*******

An Accident in August

by

Laurence Cossé

192 p.

Translated by Alison Anderson

Published by Europa Editions on Aug 30, 2011

This book counts for

MY THOUGHTS ABOUT THIS BOOK

If you were in France or at least in Europe on August 31, 1997, you probably remember how all the news focused for weeks on the event leading to Lady Diana’s death.

In An Accident in August, Laurence Cossé uses the accident, but with a very smart and original twist.
Not sure this ever showed up in the news back then, but her basic theory for the plot of the book is that the fast driving drunken chauffeur crashed into the bridge because he tried to avoid a car which was unfortunately too well respecting the speed limit in that area – which is extremely rare, as you know if you have ever driven in those Parisian areas and in the périphériques. (If you are looking for a sense of danger and adventure, try it!)

So the book is about Lou the driver of that slow car.
Seeing that she had involuntarily caused an accident, fearful about the consequences, she fled. And from then on, her life was totally changed, with all the consequences from trying to hide, to lie, and to escape, and all the while entangling herself into dramatic events.

If was a delightful short read, as for all books published by Europa Editions I have read so far. I enjoyed very much the suspense in it, and its message: whatever you do may have some long lasting consequences.

So how are you living your life? Do you take time to reflect and measure before doing this or that? Of course, you often don’t know where an action is first going to lead you, but once the machine is rolling, and you see the road it takes, what do you do: do you let it go until it eventually crashes? or do you try to stir it in another direction?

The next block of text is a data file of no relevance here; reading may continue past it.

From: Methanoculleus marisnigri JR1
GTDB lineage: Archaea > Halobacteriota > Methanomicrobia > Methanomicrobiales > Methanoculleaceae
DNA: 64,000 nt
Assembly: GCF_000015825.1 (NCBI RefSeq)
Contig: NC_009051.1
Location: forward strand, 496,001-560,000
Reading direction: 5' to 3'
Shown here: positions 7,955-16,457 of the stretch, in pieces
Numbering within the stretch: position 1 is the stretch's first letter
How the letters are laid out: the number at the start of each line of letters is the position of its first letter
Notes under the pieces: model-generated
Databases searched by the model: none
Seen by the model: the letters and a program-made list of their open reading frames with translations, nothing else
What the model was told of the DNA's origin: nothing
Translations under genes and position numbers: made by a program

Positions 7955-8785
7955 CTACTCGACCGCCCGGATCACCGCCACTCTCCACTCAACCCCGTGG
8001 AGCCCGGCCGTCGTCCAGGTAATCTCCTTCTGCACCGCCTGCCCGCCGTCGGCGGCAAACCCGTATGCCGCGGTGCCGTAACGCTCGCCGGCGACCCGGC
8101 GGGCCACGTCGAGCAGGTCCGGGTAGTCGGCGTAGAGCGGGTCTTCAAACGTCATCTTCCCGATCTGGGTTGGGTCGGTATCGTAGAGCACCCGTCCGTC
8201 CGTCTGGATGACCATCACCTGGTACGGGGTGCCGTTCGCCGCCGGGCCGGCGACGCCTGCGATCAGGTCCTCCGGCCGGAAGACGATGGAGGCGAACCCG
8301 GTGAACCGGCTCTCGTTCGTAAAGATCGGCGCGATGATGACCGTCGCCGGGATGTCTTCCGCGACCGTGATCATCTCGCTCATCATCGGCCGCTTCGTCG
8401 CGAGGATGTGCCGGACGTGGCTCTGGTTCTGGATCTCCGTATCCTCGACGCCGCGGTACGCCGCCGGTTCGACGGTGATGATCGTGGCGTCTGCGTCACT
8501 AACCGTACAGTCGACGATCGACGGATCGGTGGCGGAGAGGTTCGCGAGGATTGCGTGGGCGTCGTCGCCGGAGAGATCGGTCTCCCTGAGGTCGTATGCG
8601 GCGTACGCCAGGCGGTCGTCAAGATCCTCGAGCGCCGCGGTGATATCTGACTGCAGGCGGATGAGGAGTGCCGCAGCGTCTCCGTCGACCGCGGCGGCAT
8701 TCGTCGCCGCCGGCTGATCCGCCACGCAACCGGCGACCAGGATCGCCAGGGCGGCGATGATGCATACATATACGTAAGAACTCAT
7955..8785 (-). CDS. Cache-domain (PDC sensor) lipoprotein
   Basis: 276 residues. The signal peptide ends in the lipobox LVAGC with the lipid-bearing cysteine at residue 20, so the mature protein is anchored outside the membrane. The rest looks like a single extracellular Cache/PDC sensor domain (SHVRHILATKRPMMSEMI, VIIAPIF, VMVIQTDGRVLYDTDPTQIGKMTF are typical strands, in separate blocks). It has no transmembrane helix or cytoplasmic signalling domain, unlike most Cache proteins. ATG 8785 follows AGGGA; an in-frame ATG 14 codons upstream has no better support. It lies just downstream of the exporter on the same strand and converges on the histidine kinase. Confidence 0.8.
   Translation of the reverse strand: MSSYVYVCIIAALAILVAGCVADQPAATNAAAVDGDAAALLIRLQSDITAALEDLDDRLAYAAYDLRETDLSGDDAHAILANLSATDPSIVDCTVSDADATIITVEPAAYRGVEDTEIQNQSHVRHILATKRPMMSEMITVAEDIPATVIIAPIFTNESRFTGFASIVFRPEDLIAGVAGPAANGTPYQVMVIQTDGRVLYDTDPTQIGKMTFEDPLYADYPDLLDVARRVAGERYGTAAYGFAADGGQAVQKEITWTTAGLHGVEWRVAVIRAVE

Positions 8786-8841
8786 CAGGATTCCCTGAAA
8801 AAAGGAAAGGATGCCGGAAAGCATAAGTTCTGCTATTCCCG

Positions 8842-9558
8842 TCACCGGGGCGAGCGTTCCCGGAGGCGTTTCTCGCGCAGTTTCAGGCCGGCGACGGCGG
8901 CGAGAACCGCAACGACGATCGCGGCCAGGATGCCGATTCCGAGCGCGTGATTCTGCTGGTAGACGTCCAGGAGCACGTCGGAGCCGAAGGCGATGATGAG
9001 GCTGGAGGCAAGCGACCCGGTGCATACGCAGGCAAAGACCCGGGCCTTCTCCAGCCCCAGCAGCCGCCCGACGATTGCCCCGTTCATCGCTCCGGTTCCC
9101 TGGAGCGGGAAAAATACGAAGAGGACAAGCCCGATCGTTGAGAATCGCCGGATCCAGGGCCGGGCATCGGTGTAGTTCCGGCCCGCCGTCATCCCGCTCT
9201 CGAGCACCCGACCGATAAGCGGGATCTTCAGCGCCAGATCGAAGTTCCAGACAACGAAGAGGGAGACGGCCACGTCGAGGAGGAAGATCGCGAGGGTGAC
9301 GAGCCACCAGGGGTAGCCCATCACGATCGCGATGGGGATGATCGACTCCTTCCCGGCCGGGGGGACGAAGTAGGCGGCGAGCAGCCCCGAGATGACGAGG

WHAT IS IT ABOUT

In An Accident in August, Laurence Cossé takes one of the most famous news events of recent world history as the starting point for a novel as intelligent as it is gripping. On the now infamous night of August 31, 1997, a young woman’s life is thrown into turmoil when fortune places her at the scene of the fatal car crash in which Lady Diana Frances Spencer, then Princess of Wales, lost her life.

Scared and alone, she flees the scene of the accident. While there are no immediate repercussions resulting from her flight, as news of the tragic event spreads and TV stations, papers and radio talk of nothing else for days, she is assailed by a growing sense of guilt. Terrified of being found out, questioned, arrested, and thrown headfirst into a media whirlwind, she finds herself paralyzed by fear, paranoia, and a growing sense of remorse.

Wonderfully paced, suspenseful and dramatic, An Accident in August is the story of an ordinary person radically changed by her chance involvement in an extraordinary event. She unwittingly becomes a part of history. Yet history itself, not to mention the police and the media, ultimately fails to identify her, and she remains a figure cloaked in mystery. [Goodreads]

ABOUT THE AUTHOR